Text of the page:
You can't be president: the outrageous barriers to democracy in America
"This book lays bare the malfunctions of our democracy and the solutions in a superb literary style and a convincing manner." George McGovern, Democratic candidate for President, 1972
It seems like an historic election: A woman almost won the nomination to run for President of the United states—losing to an African-American, who will run against the oldest candidate ever! It’s the realization of one of the core beliefs of our democracy: Anyone can be president.
Or is it? What if a close analysis showed that the candidates were, for the most part, getting their financing from the same corporations and lobbyists … that they all went to the same schools … that their votes were remarkably similarly on most issues …?
In a rollicking piece of journalism based on years of reporting, John R. MacArthur, the publisher of Harper’s Magazine, talks to truly independent candidates—including the first ever post-election interview of Joe Lieberman nemesis Ned Lamont—about what they were up against. He gives the most detailed breakdown yet of campaign financing sources. He analyzes the parameters of the two party system, what the Constitution has to say about that, and how the media treats independent politicians. And he also discusses how all this influences issues of local democracy.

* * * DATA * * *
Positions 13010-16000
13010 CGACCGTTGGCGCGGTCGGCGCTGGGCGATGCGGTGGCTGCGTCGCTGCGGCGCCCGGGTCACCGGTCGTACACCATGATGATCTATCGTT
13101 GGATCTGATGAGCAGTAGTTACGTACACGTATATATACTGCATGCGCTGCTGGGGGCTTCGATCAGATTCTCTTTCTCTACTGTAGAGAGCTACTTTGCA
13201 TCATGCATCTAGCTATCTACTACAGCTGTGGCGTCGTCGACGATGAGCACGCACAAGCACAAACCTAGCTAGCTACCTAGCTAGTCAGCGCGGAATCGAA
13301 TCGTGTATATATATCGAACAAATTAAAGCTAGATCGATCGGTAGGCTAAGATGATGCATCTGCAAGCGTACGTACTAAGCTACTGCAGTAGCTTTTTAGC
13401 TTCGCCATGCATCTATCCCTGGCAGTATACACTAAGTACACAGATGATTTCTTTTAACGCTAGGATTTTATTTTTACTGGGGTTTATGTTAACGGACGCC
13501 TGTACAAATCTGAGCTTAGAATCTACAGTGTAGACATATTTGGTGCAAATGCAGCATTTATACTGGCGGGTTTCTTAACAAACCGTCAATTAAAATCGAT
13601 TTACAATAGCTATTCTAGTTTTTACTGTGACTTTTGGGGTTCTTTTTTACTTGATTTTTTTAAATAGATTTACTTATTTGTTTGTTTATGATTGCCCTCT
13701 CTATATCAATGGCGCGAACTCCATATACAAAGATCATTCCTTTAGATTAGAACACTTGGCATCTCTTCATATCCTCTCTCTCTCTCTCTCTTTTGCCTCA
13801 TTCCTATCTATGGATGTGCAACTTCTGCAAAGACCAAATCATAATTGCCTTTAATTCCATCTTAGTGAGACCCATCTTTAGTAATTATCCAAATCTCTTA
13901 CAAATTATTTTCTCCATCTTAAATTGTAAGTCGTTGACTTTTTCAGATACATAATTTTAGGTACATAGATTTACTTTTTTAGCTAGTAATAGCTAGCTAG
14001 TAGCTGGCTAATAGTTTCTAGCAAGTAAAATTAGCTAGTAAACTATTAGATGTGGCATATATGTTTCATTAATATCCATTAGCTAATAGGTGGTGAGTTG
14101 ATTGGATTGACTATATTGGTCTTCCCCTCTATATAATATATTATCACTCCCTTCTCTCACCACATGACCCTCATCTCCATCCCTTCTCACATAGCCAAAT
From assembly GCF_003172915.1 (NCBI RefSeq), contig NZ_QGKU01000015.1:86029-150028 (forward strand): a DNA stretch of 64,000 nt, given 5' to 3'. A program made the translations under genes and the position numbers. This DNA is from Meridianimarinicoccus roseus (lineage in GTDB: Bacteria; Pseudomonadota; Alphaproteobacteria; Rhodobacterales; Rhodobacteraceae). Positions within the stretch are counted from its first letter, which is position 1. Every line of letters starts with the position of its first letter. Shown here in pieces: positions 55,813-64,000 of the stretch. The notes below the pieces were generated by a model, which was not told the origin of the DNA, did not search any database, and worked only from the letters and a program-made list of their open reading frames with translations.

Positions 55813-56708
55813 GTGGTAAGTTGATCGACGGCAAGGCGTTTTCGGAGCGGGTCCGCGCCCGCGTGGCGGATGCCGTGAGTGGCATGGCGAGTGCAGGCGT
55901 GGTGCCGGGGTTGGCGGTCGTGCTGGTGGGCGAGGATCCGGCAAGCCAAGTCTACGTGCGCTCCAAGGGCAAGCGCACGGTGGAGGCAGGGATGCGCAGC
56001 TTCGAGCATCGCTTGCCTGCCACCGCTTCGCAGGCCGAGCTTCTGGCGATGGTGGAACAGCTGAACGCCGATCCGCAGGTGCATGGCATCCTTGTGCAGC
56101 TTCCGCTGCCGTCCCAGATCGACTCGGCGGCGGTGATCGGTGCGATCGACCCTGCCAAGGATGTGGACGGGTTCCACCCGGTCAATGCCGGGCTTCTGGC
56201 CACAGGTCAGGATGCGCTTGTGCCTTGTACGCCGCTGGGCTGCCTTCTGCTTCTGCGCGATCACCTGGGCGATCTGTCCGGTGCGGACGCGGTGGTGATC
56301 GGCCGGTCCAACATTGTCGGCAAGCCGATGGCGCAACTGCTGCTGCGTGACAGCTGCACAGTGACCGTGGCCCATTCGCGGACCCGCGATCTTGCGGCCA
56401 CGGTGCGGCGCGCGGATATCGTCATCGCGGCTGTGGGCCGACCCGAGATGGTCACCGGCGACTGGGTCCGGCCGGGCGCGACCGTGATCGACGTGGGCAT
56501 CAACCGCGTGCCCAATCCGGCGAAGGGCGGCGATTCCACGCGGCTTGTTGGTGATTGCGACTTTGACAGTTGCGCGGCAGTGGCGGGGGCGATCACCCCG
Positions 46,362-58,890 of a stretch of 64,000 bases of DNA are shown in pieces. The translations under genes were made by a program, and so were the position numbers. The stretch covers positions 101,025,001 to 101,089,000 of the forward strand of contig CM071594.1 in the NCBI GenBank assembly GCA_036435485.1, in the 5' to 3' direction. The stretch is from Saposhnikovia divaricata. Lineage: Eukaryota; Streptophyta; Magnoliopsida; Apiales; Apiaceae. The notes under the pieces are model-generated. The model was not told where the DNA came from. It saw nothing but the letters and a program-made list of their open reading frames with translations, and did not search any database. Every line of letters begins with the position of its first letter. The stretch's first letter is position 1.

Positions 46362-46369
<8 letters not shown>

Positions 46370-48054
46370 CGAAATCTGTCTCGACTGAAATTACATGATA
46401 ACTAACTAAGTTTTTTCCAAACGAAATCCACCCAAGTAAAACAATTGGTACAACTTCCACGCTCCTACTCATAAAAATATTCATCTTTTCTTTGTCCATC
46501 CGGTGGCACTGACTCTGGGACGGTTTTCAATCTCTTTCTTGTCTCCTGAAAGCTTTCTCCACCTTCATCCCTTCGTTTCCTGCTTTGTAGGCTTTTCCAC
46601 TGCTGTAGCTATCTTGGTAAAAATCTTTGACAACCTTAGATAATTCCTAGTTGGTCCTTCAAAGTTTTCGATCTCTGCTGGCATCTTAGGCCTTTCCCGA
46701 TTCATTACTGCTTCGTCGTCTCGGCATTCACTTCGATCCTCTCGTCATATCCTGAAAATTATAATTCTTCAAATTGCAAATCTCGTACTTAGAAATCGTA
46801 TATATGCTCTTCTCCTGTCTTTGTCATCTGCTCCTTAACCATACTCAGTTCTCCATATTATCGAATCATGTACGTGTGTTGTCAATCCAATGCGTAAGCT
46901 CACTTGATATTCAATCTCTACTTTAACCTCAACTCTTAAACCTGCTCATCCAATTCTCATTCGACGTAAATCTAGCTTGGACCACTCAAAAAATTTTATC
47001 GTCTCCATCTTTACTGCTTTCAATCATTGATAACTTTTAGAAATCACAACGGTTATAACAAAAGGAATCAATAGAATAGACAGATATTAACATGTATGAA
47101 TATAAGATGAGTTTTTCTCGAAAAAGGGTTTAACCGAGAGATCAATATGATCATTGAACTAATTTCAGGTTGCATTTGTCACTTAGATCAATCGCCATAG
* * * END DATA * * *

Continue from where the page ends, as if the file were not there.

It’s an edgy, fascinating look at the system that’s a must-read to understand whether the most historic election in American history is really going to be about change … or not.